Some of the original parts have unfortunately gone in separate directions from the rest of the bike, however, including the Look-style Dura-Ace clipless pedals and the then-prototype eight-speed cassette and rear wheel (all of which, "went to a junior racer with another bike in '89. Who knew bike parts would keep changing?").

Hampsten says his local shop, University Bicycles in Boulder, Colorado (where the bike is now on display amongst the shop's impressive collection of vintage gear) has otherwise done an excellent job of restoring and caring for the bike and aside from a non-spec chain, is just as he raced it in Italy in '88, fit and all.

Total weight as pictured here without pedals is 8.93kg (19.69lb) – heavy by today's standards but typical for its time.

Hampsten tells us he hasn't ridden the bike in years but by his account its handling characteristics and overall feel aren't far off from what he prefers now – though the fit has shortened by nearly two centimeters in both reach and saddle height on account of his now more relaxed demeanor on the bike.

"I haven't ridden one of my old race bikes for a long time, but I don't think they handle any different than what I enjoyed when I was racing," he said. "Now that I am a dedicated café 'tourerererer' my demands are less on the speed of the bike than they are feeling good on my ride. So I want a bike that is light and handles extremely well on descents and switchbacks, especially if I am trying to race rain showers. I want to finish my rides without my body hurting and have the energy to ride more if my (imagined) schedule would allow it.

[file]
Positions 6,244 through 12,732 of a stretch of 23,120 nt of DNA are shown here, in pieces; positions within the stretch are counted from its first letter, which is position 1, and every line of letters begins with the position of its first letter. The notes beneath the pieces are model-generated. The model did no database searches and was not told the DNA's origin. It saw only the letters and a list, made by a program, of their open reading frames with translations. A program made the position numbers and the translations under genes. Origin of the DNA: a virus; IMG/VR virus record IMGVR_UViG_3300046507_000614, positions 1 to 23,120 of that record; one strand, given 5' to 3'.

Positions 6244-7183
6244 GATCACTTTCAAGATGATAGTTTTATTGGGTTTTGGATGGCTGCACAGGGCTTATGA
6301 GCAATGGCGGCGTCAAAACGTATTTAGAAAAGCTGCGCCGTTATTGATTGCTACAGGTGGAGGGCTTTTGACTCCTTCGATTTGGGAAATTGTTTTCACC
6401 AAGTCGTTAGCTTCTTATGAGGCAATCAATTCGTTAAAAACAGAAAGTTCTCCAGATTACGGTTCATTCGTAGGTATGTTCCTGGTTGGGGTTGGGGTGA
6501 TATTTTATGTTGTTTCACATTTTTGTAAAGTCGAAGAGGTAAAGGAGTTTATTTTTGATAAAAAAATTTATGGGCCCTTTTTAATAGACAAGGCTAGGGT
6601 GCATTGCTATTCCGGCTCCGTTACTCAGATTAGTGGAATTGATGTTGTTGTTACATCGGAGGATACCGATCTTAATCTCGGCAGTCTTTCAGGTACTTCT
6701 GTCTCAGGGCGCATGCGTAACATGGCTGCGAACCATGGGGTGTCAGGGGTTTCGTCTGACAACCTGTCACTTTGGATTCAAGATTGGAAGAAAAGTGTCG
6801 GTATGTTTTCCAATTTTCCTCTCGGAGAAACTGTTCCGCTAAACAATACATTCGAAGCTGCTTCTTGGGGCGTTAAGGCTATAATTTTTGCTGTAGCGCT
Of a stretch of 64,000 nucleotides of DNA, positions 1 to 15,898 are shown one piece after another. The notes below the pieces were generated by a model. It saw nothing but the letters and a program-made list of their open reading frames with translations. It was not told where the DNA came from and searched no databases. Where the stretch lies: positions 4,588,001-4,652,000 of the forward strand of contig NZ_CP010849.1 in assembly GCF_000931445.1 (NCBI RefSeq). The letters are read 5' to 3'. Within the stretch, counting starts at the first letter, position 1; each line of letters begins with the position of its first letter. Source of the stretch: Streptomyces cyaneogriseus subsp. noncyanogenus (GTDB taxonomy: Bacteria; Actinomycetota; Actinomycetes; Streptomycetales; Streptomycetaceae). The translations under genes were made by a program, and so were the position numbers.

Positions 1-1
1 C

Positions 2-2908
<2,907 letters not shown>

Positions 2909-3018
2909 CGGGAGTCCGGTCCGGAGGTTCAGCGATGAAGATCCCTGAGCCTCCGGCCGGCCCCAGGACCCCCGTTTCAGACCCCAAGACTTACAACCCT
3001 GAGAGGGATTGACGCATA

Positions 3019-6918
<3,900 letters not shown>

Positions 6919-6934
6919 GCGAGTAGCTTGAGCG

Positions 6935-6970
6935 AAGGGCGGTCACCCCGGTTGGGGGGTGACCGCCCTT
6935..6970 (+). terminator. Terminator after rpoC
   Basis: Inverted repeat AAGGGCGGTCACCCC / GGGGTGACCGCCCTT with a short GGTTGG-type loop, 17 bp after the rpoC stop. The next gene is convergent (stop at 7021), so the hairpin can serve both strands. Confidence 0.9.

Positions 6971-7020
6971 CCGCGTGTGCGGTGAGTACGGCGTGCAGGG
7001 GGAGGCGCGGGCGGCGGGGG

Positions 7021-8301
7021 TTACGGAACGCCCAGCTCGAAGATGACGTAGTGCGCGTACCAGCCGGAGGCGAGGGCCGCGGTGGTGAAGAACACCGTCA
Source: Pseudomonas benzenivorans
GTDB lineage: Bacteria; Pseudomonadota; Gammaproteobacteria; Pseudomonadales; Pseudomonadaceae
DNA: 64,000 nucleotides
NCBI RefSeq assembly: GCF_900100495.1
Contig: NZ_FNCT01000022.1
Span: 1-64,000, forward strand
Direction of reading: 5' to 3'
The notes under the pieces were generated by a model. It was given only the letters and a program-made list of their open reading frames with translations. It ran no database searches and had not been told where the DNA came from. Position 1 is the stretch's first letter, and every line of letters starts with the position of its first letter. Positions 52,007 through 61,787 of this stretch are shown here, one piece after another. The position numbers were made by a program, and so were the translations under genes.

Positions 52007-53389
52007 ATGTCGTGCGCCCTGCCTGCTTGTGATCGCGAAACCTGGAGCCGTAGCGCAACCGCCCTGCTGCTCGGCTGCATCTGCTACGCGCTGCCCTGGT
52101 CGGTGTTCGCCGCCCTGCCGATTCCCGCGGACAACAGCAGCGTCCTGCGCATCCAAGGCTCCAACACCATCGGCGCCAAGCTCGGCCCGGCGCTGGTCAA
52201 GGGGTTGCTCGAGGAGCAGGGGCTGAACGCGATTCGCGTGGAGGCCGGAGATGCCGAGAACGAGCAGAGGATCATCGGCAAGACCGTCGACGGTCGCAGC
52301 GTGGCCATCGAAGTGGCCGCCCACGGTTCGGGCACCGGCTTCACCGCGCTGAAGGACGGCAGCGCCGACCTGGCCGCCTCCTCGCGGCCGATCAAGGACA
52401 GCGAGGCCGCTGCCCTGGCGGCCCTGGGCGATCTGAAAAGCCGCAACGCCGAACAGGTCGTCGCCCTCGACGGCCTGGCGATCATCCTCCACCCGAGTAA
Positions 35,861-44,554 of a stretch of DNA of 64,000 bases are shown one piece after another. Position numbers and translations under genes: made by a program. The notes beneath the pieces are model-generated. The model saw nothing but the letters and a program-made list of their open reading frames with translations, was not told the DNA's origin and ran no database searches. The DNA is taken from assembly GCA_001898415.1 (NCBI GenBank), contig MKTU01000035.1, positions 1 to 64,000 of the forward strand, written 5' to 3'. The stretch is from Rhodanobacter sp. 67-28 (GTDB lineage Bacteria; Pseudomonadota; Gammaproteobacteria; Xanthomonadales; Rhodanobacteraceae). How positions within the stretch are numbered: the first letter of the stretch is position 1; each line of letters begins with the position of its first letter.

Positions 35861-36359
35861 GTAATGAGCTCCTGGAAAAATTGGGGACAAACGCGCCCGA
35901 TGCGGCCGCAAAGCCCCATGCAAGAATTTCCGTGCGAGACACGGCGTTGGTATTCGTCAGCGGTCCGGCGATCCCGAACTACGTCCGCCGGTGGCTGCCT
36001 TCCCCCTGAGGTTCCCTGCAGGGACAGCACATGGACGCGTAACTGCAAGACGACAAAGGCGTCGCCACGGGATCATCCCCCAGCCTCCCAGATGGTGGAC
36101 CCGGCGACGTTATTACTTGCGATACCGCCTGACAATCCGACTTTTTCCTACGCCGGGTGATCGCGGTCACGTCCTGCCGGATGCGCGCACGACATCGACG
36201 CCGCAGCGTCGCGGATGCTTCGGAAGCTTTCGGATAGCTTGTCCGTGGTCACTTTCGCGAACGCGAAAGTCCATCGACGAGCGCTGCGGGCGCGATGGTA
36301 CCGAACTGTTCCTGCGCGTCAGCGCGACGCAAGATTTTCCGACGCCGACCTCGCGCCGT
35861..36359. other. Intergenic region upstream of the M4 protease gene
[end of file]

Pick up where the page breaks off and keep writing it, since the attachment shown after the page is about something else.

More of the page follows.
"As it happens what I demand from my bike now is exactly how Eddy designed bikes," he went on to say. "Make a comfortable ride that lets a racer feel great and full of energy at the end of the race."

Despite offers from collectors, Hampsten says he'll never sell the bike to anyone as it holds too dear a place in his heart and too many fond memories.

"[That bike] is what carried me through the defining moment of my career as a bike racer," he said. "I never thought I would face crazy weather on the crucial stage of what is the biggest race I ever won, so I never prepared for that mentally. I dreamed of being a bike racer for most of my life, and I dealt with winter six months of the year when I was young. So when my moment was met with snow on the Gavia pass I got far enough past my fears to accept that I was in for a hard time, but it was going to be my hard time. I might have been better at being a bike racer than winning bike races, and on this bike I went farther past the "can't dos" in my mind than I have ever imagined possible.

"On the Gavia I was never, never, never going to give up."

Complete bike specifications: